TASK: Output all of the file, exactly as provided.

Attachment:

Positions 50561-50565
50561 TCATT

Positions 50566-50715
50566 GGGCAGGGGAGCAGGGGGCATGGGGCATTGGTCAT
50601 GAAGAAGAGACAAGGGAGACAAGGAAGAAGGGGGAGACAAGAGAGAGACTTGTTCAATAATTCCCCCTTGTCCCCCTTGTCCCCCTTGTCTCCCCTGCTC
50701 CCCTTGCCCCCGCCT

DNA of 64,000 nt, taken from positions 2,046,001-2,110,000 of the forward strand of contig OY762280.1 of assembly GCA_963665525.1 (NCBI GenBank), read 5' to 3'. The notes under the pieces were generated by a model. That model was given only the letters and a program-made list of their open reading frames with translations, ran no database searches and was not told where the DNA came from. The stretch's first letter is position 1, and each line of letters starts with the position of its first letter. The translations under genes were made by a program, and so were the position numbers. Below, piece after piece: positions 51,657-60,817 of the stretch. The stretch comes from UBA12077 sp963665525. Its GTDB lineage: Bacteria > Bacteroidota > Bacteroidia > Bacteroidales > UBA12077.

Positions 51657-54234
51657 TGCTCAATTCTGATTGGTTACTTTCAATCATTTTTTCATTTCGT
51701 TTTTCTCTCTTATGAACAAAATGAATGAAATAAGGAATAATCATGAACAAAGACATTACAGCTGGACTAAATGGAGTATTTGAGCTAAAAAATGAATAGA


Positions 50561-50565
50561 TCATT

Positions 50566-50715
50566 GGGCAGGGGAGCAGGGGGCATGGGGCATTGGTCAT
50601 GAAGAAGAGACAAGGGAGACAAGGAAGAAGGGGGAGACAAGAGAGAGACTTGTTCAATAATTCCCCCTTGTCCCCCTTGTCCCCCTTGTCTCCCCTGCTC
50701 CCCTTGCCCCCGCCT

DNA of 64,000 nt, taken from positions 2,046,001-2,110,000 of the forward strand of contig OY762280.1 of assembly GCA_963665525.1 (NCBI GenBank), read 5' to 3'. The notes under the pieces were generated by a model. That model was given only the letters and a program-made list of their open reading frames with translations, ran no database searches and was not told where the DNA came from. The stretch's first letter is position 1, and each line of letters starts with the position of its first letter. The translations under genes were made by a program, and so were the position numbers. Below, piece after piece: positions 51,657-60,817 of the stretch. The stretch comes from UBA12077 sp963665525. Its GTDB lineage: Bacteria > Bacteroidota > Bacteroidia > Bacteroidales > UBA12077.

Positions 51657-54234
51657 TGCTCAATTCTGATTGGTTACTTTCAATCATTTTTTCATTTCGT
51701 TTTTCTCTCTTATGAACAAAATGAATGAAATAAGGAATAATCATGAACAAAGACATTACAGCTGGACTAAATGGAGTATTTGAGCTAAAAAATGAATAGA